Atypical Antipsychotics versus Haloperidol for Treatment of Delirium in Acutely Ill Patients

School of Pharmacy, University of Pittsburgh, Pittsburgh, Pennsylvania 15213, USA.
Pharmacotherapy (Impact Factor: 2.66). 05/2007; 27(4):588-94. DOI: 10.1592/phco.27.4.588
Source: PubMed


Delirium is common in acutely ill patients and can result in substantial morbidity if left untreated. Atypical antipsychotics have been postulated to be safer and more effective than haloperidol for treatment of this condition. To evaluate the role of atypical antipsychotics versus haloperidol for treatment of delirium in hospitalized acutely ill adults, we searched MEDLINE (1977-September 2006) and International Pharmaceutical Abstracts (1997-September 2006) for English-language publications of clinical trials that compared atypical antipsychotics and haloperidol. Four comparative studies were identified: one double-blind, randomized study (risperidone vs haloperidol), one single-blind, randomized study (olanzapine vs haloperidol), and two retrospective studies (olanzapine vs haloperidol and quetiapine vs haloperidol). These studies demonstrated that atypical antipsychotics are as efficacious as haloperidol. In addition, they appear to be associated with a lower frequency of extrapyramidal effects, and thus are safer than haloperidol. However, these conclusions are based on a limited number of studies; larger comparative trials are needed to elucidate the role of atypical antipsychotics for treating delirium in this population.

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    • "The current literature highlights the efficacy and tolerability of atypical antipsychotics in providing relief from the distressing symptoms of delirium (Lonergan et al., 2007; Rea et al., 2007). Studies have not been able to show differences in efficacy between haloperidol and aripiprazole (Boettger et al., 2011a), risperidone (Han & Kim, 2004; Kim et al., 2005; Liu et al., 2004), or olanzapine (Hu et al., 2004; Skrobik et al., 2004), and between risperidone and olanzapine (Kim et al., 2010). "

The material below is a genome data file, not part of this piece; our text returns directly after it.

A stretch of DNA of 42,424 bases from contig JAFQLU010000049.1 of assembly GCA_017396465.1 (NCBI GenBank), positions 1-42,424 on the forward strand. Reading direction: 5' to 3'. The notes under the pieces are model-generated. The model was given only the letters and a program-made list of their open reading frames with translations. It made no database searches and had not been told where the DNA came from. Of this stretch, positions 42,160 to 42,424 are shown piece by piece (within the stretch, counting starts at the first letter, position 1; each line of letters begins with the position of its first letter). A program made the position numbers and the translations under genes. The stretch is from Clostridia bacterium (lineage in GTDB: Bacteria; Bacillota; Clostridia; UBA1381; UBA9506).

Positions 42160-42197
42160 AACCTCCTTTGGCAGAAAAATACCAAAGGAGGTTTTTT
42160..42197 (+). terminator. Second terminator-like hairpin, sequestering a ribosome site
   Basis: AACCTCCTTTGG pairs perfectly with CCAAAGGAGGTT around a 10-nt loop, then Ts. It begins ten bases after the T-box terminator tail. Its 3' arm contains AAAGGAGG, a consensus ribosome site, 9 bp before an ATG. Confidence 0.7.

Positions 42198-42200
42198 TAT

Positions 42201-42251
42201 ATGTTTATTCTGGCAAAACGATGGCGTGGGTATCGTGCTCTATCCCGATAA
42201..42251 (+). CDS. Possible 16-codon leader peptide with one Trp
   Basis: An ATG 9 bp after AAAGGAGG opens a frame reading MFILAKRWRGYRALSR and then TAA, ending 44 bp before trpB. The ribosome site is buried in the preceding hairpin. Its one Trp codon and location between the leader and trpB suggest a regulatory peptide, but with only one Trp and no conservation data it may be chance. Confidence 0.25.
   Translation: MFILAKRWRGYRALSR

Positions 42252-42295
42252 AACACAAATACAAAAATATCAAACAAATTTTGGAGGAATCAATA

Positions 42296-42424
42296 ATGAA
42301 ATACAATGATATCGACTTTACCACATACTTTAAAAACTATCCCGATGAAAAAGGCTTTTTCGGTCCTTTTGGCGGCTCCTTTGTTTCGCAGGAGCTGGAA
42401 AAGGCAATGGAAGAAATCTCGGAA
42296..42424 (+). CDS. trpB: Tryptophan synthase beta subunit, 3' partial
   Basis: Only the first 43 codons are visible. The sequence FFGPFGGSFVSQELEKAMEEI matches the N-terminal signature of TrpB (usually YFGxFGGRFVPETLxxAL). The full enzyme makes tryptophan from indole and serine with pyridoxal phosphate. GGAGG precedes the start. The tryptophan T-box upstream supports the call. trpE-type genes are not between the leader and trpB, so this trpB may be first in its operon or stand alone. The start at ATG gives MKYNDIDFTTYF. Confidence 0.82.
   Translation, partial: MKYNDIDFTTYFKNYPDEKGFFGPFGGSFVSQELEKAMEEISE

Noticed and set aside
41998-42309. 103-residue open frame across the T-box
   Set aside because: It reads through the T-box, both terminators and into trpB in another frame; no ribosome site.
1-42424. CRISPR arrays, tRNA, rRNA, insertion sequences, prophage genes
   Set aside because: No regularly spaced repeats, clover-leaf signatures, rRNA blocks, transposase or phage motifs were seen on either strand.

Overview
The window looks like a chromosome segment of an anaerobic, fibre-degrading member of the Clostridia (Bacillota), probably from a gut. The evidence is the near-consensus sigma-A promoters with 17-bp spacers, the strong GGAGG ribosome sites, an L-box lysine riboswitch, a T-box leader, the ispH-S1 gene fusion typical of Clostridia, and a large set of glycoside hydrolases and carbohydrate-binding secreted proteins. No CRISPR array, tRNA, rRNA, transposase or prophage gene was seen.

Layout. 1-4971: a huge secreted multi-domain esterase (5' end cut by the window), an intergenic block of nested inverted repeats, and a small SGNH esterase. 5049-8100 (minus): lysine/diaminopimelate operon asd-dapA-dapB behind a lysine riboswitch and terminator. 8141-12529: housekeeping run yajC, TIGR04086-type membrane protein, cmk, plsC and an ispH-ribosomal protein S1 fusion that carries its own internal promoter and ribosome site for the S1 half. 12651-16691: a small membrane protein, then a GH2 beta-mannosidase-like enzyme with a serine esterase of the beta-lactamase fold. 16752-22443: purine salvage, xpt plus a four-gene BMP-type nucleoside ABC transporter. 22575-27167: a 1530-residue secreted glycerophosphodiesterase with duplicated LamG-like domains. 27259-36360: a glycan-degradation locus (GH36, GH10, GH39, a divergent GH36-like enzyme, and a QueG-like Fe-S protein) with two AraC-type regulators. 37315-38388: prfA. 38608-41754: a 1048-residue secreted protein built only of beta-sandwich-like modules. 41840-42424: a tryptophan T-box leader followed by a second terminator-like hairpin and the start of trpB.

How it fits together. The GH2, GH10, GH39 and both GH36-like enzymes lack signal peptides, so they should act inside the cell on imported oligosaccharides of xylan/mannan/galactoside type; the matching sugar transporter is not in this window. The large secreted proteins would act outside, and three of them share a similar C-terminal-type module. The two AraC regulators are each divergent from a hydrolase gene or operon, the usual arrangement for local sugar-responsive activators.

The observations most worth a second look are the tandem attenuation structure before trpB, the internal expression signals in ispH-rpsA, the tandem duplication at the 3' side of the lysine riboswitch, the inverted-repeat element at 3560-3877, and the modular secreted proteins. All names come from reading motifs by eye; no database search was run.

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    ABSTRACT: Objective: The aim of this study was to compare the efficacy and side-effect profile of the typical antipsychotic haloperidol with that of the atypical antipsychotics risperidone, olanzapine, and aripiprazole in the management of delirium. Method: The Memorial Delirium Assessment Scale (MDAS), the Karnofsky Performance Status (KPS) scale, and a side-effect rating were recorded at baseline (T1), after 2-3 days (T2), and after 4-7 days (T3). Some 21 cases were case-matched by age, preexisting dementia, and baseline MDAS scores, and subsequently analyzed. Results: The baseline characteristics of the medication groups were not different: The mean age of the patients ranged from 64.0 to 69.6 years, dementia was present in between 23.8 and 28.6%, and baseline MDAS scores were 19.9 (haloperidol), 18.6 (risperidone), 19.4 (olanzapine), and 18.0 (aripiprazole). The doses of medication at T3 were 5.5 mg haloperidol, 1.3 mg risperidone, 7.1 mg olanzapine, and 18.3 mg aripiprazole. Over one week, the decline in MDAS scores between medications was equal, and no differences between individual MDAS scores existed at T2 or T3. After one week, the MDAS scores were 6.8 (haloperidol), 7.1 (risperidone), 11.7 (olanzapine), and 8.3 (aripiprazole). At T2, delirium resolution occurred in 42.9-52.4% of cases and at T3 in 61.9-85.7%; no differences in assessments between medications existed. Recorded side effects were extrapyramidal symptoms (EPSs) in haloperidol- and risperidone-managed patients (19 and 4.8%, respectively) and sedation with olanzapine (28.6%). Significance of results: Haloperidol, risperidone, aripiprazole, and olanzapine were equally effective in the management of delirium; however, they differed in terms of their side-effect profile. Extrapyramidal symptoms were most frequently recorded with haloperidol, and sedation occurred most frequently with olanzapine.